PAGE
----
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NEW YORK: US natural gas futures were little changed on Friday as a drop in daily output and forecasts for continued hot weather offset a predicted reduction in gas use next week due in part to the three-day US Labor Day holiday weekend.

Front-month gas futures for October delivery on the New York Mercantile Exchange fell 0.3 cents, or 0.1%, to settle at $2.765 per million British thermal units (mmBtu).

For the week, the front-month was up about 9% after falling less than 1% last week.

In Georgia and Florida, there were still over 104,000 homes and businesses without power on Friday in the wake of Hurricane Idalia, according to data from PowerOutage.us. Those figures were down from outage peaks of around 288,000 in Florida and 217,000 in Georgia as utilities restored service.

Energy traders said the electric outages were limiting the amount of gas that power generators in those states were burning to produce electricity.

The remains of Idalia were expected to die out in the Atlantic Ocean by the middle of next week. No tropical cyclones were expected to make landfall in the US over the next week, according to the latest forecast from the US National Hurricane Center (NHC).

Financial firm LSEG said average gas output in the lower 48 US states rose to 102.2 billion cubic feet per day (bcfd) in August, up from 102.1 bcfd in July. That compares with a monthly record of 102.3 bcfd in May.

On a daily basis, however, output over the past couple of days was on track to drop by 2.7 bcfd to a preliminary four-month low of 99.2 bcfd on Friday. Energy traders noted that preliminary data - especially start of the month data - is often revised later in the day.

Meteorologists forecast the weather in the lower 48 US states will remain mostly hotter than normal through at least Sept. 16.

LSEG forecast US gas demand, including exports, will slide from 104.4 bcfd this week to 101.7 bcfd next week due in part to the long holiday weekend before rising to 103.2 bcfd in two weeks, due in part to a forecast increase in LNG exports. The forecasts for this week and next were similar to LSEG’s outlook on Thursday.

Gas flows to the seven big US LNG export plants fell from an average of 12.7 bcfd in July to 12.3 bcfd in August due mostly to reductions at Cheniere Energy’s Sabine Pass in Louisiana and Corpus Christi in Texas. That compares with a monthly record of 14.0 bcfd in April.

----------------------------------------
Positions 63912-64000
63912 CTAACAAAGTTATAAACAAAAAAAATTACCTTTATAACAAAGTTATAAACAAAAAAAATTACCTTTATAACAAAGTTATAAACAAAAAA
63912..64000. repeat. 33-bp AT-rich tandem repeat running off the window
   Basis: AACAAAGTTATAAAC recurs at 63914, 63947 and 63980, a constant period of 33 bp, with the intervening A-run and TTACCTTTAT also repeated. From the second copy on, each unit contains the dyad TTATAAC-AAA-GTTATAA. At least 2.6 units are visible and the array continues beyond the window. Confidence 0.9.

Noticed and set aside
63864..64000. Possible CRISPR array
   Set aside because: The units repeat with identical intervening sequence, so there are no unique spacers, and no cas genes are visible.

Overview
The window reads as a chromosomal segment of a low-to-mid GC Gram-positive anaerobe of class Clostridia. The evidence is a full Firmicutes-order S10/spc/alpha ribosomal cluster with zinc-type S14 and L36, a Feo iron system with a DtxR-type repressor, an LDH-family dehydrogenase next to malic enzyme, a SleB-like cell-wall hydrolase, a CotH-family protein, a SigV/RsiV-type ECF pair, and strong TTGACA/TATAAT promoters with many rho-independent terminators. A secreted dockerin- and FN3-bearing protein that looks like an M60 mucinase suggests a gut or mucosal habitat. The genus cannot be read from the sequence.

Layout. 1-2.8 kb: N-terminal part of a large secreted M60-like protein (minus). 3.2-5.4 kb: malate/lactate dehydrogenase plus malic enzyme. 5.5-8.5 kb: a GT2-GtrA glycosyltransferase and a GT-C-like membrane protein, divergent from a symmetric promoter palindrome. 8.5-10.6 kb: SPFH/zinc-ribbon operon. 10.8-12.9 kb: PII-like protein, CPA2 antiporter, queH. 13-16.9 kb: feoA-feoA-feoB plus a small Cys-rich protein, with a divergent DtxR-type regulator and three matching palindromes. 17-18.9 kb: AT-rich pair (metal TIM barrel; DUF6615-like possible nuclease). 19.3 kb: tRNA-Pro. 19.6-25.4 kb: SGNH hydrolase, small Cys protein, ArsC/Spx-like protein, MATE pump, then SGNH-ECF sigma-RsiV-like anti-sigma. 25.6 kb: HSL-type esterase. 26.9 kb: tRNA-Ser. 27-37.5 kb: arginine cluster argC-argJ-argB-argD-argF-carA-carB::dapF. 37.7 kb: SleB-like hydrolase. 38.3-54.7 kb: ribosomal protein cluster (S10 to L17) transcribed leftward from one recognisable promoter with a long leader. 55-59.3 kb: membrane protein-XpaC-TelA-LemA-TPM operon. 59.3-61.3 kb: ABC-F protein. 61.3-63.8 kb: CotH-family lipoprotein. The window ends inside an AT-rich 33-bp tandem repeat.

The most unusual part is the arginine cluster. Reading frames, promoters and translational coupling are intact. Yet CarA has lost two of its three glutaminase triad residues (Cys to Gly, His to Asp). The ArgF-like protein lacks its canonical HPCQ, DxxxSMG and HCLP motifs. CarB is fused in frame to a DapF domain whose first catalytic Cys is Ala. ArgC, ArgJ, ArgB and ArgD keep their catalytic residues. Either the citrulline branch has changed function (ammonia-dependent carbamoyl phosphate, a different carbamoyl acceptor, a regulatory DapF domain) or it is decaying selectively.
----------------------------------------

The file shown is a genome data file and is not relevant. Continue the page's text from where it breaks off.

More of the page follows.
On Thursday, US natural gas futures climbed about 2% to a three-week high on Thursday on forecasts calling for the weather to remain hotter than normal through mid September and a reduction in daily gas output.

Capping gains were a bigger than expected storage build and forecasts for less demand in coming weeks as cooler weather cuts air-conditioning demand.

The US Energy Information Administration (EIA) said utilities added 32 billion cubic feet (bcf) of gas into storage during the week ended Aug. 25.

That was more than the 25-bcf build analysts forecast in a Reuters poll and compares with an increase of 61 bcf in the same week last year and a five-year (2018-2022) average increase of 51 bcf.

Analysts noted the amount of gas added to storage was more than expected even though power generators burned lots of gas last week to keep air conditioners humming as extreme heat blanketed the central US Utilities pulled gas from the South Central Region, which includes Texas, for a sixth straight week, the longest such streak since 2017.

Front-month gas futures for October delivery on the New York Mercantile Exchange rose 6.4 cents, or 2.3%, to $2.860 per million British thermal units (mmBtu) at 11:02 a.m. EDT (1502 GMT). The contract was on track for its highest close since Aug. 9.

The front-month price advanced into technically overbought territory with a relative strength index (RSI) above 70 for the first time since early August.

Energy traders noted that one factor limiting gas price gains was a reduction in the amount of gas power generators were burning in the US Southeast due to power outages from Hurricane Idalia.

More than 313,000 homes and businesses were still without power in Florida, Georgia and the Carolinas, a day after the storm slammed into Florida, according to data from PowerOutage.us. Those totals were down from peaks of around 288,000 outages in Florida and over 217,000 out in Georgia.

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